Meet the eighth group of young ambassadors who will be taking part in EUROCITIES 2018 Edinburgh to discover new ideas, have their voices heard and debate common issues. Here we get to know Marko Zivkovic from Ljubljana, Maike Weitzel from Dresden and Lorenz Riemer from Leipzig and learn what's important to them, from Swiss army knives to bike trails and involving young people in decision making to creating a sustainable and united Europe.
Tell us about yourself
Marko: I am a 26-year-old citizen born and raised in Ljubljana. I always want to voice my opinion and listen to solutions and other people’s opinions about any random stuff. And I always try to have a positive attitude towards life!
Maike: I am 26 and currently pursuing my master’s degree in International Relations at the TU-Dresden. I hold a BA in European Studies from the University of Magdeburg. I am a member of the Young European Federalists, the youth organisation of the Union of European Federalists. The organisation is a movement of European citizens advocating European integration and cooperation.
Lorenz: I am 23-years old and a member of the youth parliament of Leipzig. At the moment I am organising a small international exchange for European youth parliaments. I like brainstorming with others to find ideas that would improve how we live together in small communities, in Europe and on our planet.
Why did you want to be a young ambassador for your city?
Mo: I think that I embody a working-class citizen of Ljubljana. Hearing people’s problems and praises is a daily norm for me. So, because of that, I think that I can be my people’s voice. My goal is to get some insight into what other cities are facing and how they are combating their problems. Also getting to know more people is a big bonus.
Ma: In recent years my city has made a lot of headlines because of a group of right wing populists with radical views. They may be the ones who yell the loudest, but they don’t represent my city and most certainly don’t represent me. I strongly believe in values like democracy and humaneness. As a young ambassador I hope to make my voice heard and meet other young people who feel the same.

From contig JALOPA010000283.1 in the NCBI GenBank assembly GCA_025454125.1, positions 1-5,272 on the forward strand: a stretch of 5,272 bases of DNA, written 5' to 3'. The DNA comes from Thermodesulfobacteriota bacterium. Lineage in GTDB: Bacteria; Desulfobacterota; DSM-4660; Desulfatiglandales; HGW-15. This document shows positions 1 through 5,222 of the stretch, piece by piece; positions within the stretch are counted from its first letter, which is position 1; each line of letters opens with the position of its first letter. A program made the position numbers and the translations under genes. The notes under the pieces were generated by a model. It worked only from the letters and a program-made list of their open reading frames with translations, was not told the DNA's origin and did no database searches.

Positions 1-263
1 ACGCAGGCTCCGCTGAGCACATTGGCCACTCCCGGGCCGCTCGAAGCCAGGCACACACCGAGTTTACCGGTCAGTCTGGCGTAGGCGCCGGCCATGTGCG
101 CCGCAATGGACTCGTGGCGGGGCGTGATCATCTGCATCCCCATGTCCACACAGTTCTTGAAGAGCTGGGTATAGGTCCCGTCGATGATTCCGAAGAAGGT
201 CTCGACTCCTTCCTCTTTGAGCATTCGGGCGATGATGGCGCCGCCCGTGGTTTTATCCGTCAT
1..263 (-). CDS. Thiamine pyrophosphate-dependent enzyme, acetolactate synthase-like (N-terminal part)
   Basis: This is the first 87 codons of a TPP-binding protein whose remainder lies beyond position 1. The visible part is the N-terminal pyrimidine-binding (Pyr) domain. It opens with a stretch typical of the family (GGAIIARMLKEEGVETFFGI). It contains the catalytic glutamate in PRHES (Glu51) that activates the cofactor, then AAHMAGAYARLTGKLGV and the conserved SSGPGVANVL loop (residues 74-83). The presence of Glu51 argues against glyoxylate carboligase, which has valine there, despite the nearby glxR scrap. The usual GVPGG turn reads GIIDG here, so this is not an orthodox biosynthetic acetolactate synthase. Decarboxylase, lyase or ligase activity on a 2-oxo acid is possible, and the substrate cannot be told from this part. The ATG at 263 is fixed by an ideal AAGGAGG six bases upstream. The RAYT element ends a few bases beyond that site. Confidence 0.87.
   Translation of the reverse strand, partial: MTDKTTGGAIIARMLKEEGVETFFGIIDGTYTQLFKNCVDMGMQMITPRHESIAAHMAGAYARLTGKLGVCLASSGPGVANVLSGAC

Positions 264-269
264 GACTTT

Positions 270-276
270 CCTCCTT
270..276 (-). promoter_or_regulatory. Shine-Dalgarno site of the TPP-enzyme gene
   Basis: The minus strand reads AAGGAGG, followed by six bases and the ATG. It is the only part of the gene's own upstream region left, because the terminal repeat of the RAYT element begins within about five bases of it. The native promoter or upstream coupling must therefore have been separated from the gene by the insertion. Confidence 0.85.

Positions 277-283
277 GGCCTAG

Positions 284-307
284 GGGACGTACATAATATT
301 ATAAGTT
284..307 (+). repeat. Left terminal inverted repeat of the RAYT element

L: As a member of the youth parliament I want to give young people a strong voice. I wish to find new ideas for our youth politics that I can take home to my colleagues. I also hope to get in contact with other young politicians to share experiences and to learn from each other.
What message would you send to the president of EUROCITIES and mayor of Ghent, Daniel Termont?
Mo: Let’s show the world what a united Europe can achieve when we work together. Having so many nationalities in a relatively small surface area has presented a problem throughout Europe’s history. Being an interconnected society can be the tool that will help us build a better standard of living for all.
Ma: Dear Mr. Termont, thank you for including young people in the conference this year. I am looking forward to listening to interesting speeches and actively debating common issues with other participants of EUROCITIES 2018.
L: Dear Mr. Daniel Termont, thank you for advocating the European Idea by bringing involved Europeans together. In our time, so I believe, nothing is more important or urgent than refreshing and encouraging this peace-keeping achievement. I wish you and all participants the most success possible, especially for the European Union.
What one thing do you really like about your city?
Mo: Ljubljana is on the smaller spectrum of capital cities, so I can say the place as a whole is something I love. Everything is at hand's reach so even keeping your social interactions at a high level never presents a problem. Living in a small city is a huge bonus for me.
Ma: Dresden has a wide range of cultural activities to offer. There are many great museums and theatres that present fascinating exhibitions, plays and concerts. One of my favourite places in all of Dresden is the Semperoper, our opera house. Just come to visit and experience it all for yourself!
L: I have to mention our parks, where I really like to relax, meet people, play sports or just walk. But what I like the most are the people who bring a colourful life to our city. For example the buskers in our city bring different people together in an atmosphere filled with joy and comfortable feelings.
What three items would you take to a desert island?
Mo: A sleeping bag. A Swiss knife. A magic stick.
Ma: 'War and Peace' by Tolstoy, a Swiss army knife and a toothbrush.
L: My guitar, a writing pen that never runs out of ink and something to write and draw on.
What three things would you do if you were mayor of your city for a day?
Mo: I would try and enforce sustainability by promoting green technology and make funding more easily available to my citizens. I would also definitely cut down on bureaucracy for getting your papers in order. The third thing I would do is attract more high-level entertainers be that music, sports or culture.
Ma: I would firstly invite all the high-school and university students from my city to come to city hall and debate their ideas for the future of the city. Secondly, I would organise an annual festival to celebrate the diversity of the residents of my city. And thirdly, I would meet with all relevant actors to make plans for more public transportation and the security of bike trails in the city.
L: I would seek opportunities to keep living space affordable, support ecologically-friendly mobility and start an enlightenment campaign about the consumption of drugs and its consequences.
How would you complete this sentence: ‘My Europe in 2030 will…'?
Mo: … be a textbook example of a safe, green and smart society... let’s make it happen!
Ma: … be a sustainable and united Europe.
L: ... enable its citizens, even those who are not living in Europe, to live together in peace and face trouble on earth with human rationality while being aware that we are all in the same boat.